edited by Sue Courtney
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Hawkes Bay, New Zealand
In between the persistent rain showers here in Auckland, the sweet smell of late spring fills the air. It is especially sweet each time I return home from an outing and as I get out of the car, the heady scents of citrus blossom abound as they compete with the fragrance of the last remaining blossoms of the white wisteria and jasmine. The roses are making a magnificent display as well but their scent is subtle. I have to put my nose to several blooms to appreciate their fragrance.
I sniff the citrus blossoms to find the scent quite pungent while that of a new leaf is more delicate. The citrus and rose are edible and as I taste the petals of the orange, lemon, tangelo and grapefruit, I find the grapefruit to be surprisingly sweet in comparison to the others, while the rose petal is dry and bland.
The afternoon is warm and a richly scented, chilled gewurztraminer takes my fancy. I have a bottle of Kemblefield Hawkes Bay Gewurztraminer 2001 chilling in the fridge for just such an occasion.
It's not what I expect. The scent is honeyed with hints of beeswax, apricot, gentle musk, orange blossom from a distance and the subtle sweetly-scented pale pink rose.
The texture of this wine struck me with its slightly viscous, honey-like oiliness that makes the wine flow nicely across the palate. It's richly flavoured with lemon drops, honey, pink 'smokers' lollies and Turkish Delight with a sweetness like frozen sugar on grapefruit, or icing sugar on strawberries, which really pleases the palate. Then after the wine is swallowed, a bright sweet citrus (lemon/grapefruit) finish with ginger spice and musky overtones lingers for ages and the mouth is quenched with a mouth-watering juiciness, like the juiciness of watermelon on a hot summer's day. In fact, I can just imagine a watermelon infused with this gewurztraminer - what a lovely treat it would make this summer.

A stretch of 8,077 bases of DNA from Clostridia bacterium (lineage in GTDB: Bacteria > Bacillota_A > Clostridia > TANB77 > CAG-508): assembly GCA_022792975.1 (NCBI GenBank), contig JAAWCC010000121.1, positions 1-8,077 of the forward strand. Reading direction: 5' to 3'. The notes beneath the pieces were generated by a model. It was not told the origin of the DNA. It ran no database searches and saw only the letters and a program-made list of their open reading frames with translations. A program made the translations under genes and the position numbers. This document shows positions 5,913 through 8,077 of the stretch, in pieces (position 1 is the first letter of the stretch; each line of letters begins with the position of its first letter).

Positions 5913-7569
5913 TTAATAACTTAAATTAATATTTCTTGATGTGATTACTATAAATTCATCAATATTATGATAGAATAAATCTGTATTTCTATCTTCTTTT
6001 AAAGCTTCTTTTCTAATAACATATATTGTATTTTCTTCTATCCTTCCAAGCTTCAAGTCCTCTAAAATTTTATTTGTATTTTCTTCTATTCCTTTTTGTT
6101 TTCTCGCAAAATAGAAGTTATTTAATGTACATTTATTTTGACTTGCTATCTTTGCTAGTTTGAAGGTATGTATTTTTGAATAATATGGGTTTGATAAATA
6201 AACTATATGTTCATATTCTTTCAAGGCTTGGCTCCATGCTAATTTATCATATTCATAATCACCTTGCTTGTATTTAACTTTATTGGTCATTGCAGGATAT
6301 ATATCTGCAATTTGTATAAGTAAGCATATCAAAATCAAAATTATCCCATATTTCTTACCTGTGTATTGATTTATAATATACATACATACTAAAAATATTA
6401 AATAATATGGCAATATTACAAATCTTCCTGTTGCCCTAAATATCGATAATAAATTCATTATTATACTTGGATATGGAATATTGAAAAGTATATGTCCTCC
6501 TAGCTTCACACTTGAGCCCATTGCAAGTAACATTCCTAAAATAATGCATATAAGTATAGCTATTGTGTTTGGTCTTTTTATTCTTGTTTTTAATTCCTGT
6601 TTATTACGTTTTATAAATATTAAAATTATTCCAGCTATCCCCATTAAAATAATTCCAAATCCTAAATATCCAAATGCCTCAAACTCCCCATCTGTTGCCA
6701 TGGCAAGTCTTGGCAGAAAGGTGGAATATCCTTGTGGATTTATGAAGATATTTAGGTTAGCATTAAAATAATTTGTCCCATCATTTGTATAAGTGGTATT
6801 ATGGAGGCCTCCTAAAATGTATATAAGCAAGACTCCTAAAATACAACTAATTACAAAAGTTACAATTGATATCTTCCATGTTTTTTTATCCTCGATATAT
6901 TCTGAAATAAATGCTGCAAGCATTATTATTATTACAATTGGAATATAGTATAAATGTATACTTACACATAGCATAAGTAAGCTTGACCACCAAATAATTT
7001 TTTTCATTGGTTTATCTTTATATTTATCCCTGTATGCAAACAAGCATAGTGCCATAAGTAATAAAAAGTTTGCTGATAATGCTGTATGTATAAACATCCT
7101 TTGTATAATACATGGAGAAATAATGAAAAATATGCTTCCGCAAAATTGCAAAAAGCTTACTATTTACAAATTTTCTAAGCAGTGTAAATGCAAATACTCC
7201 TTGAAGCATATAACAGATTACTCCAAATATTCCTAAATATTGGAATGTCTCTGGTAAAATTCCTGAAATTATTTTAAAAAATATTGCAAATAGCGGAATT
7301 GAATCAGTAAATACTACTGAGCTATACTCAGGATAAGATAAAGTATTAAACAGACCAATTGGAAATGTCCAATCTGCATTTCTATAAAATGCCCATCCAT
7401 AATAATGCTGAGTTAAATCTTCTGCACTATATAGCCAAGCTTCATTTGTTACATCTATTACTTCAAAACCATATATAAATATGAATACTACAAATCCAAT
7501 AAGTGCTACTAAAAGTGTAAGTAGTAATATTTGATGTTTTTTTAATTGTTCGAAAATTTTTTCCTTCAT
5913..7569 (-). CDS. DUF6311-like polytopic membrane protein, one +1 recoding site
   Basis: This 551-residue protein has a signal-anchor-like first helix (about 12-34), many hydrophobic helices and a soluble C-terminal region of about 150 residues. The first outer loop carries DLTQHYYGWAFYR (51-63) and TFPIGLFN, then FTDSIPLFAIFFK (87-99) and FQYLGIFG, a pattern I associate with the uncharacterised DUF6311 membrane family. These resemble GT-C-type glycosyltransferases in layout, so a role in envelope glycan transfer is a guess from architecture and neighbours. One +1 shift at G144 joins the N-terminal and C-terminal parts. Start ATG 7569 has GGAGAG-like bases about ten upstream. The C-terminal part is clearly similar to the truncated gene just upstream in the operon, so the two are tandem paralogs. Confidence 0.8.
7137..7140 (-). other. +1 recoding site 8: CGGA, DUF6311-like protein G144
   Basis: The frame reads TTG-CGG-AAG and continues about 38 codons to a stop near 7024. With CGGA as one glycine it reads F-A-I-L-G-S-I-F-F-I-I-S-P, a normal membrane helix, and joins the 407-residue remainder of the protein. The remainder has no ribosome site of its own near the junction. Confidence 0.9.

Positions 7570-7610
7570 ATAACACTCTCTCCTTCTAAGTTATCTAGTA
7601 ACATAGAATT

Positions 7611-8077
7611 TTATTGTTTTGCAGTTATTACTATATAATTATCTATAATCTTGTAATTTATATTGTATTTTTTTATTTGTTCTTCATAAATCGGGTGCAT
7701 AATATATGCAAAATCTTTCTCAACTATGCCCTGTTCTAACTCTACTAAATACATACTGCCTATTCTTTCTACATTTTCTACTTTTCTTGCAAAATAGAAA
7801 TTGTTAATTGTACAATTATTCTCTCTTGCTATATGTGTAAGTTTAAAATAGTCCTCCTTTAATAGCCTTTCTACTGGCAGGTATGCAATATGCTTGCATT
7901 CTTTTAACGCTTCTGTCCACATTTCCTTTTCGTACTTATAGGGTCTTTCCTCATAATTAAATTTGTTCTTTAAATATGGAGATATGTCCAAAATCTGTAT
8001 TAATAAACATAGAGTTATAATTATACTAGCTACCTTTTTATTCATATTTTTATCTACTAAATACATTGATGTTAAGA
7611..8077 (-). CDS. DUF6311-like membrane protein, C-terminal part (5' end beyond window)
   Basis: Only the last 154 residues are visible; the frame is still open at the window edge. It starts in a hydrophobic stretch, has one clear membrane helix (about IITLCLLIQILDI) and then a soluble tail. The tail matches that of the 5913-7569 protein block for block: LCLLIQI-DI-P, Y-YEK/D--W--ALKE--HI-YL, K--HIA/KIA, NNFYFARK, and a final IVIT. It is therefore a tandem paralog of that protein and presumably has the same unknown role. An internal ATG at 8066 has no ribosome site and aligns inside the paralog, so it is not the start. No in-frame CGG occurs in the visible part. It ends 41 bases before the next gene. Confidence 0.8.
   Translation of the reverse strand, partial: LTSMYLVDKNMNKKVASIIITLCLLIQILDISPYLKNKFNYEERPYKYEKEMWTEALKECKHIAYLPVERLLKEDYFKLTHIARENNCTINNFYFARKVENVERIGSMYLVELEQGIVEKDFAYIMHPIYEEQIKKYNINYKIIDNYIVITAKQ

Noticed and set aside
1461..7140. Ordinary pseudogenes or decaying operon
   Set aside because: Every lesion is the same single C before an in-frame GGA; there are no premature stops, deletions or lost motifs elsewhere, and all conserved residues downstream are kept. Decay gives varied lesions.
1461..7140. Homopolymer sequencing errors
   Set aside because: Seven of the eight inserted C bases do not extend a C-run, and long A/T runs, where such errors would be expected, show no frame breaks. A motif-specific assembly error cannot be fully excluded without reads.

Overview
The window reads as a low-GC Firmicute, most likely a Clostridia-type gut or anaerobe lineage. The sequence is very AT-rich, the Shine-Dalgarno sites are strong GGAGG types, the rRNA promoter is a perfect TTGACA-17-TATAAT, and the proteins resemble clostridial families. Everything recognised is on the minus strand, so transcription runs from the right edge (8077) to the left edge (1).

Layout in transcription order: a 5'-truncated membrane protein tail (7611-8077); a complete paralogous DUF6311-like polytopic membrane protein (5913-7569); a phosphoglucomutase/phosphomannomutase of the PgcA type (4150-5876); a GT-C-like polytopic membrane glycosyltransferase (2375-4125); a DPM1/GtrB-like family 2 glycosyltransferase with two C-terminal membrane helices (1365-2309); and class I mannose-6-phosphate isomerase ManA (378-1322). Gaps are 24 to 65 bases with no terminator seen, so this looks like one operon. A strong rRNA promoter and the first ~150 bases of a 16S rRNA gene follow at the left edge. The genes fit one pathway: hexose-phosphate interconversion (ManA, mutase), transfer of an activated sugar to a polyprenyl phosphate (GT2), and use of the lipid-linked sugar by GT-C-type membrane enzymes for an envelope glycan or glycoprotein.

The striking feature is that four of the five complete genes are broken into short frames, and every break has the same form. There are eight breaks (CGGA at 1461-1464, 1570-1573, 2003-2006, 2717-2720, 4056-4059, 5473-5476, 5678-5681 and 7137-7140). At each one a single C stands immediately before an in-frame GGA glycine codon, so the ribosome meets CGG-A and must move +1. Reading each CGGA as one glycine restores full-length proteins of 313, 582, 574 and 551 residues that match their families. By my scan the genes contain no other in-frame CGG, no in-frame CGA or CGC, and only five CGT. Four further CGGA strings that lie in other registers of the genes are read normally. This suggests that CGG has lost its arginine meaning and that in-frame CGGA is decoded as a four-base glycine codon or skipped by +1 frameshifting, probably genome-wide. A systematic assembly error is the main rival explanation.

When I tasted the wine blind in August, I thought it lacked a little richness and gave it a silver medal rating. How the wine has evolved in just over two months. It's lusciously rich without being overpowering, the honey-like texture being very pleasing to the palate.
So I've just been to the Air New Zealand wine awards tasting and dinner, and I've tasted the three gold medal winning gewurztraminers from the Show, so why am I selecting another gewurztraminer for my Wine of the Week?
Well, the Lawson Dry Hills Marlborough Gewurztraminer 2001 was reviewed as Wine of the Week in September and the others I haven't had the opportunity to ponder over with a glass or two.
The delicious Kemblefield Hawkes Bay Gewurztraminer 2001 has 12.% alcohol by volume, 5.9 grams per litre of acidity and 5.8 grams per litre of residual sugar. It is a blend of Kemblefields's first estate grown gewurztraminer grapes and those from a vineyard near the Tutaekuri River in Hawkes Bay.
Order online at www.kemblefield.co.nz where it will cost you NZ$18 a bottle plus freight, or check with retailers of fine New Zealand wine. Kemblefield wines are exported to selected overseas markets.
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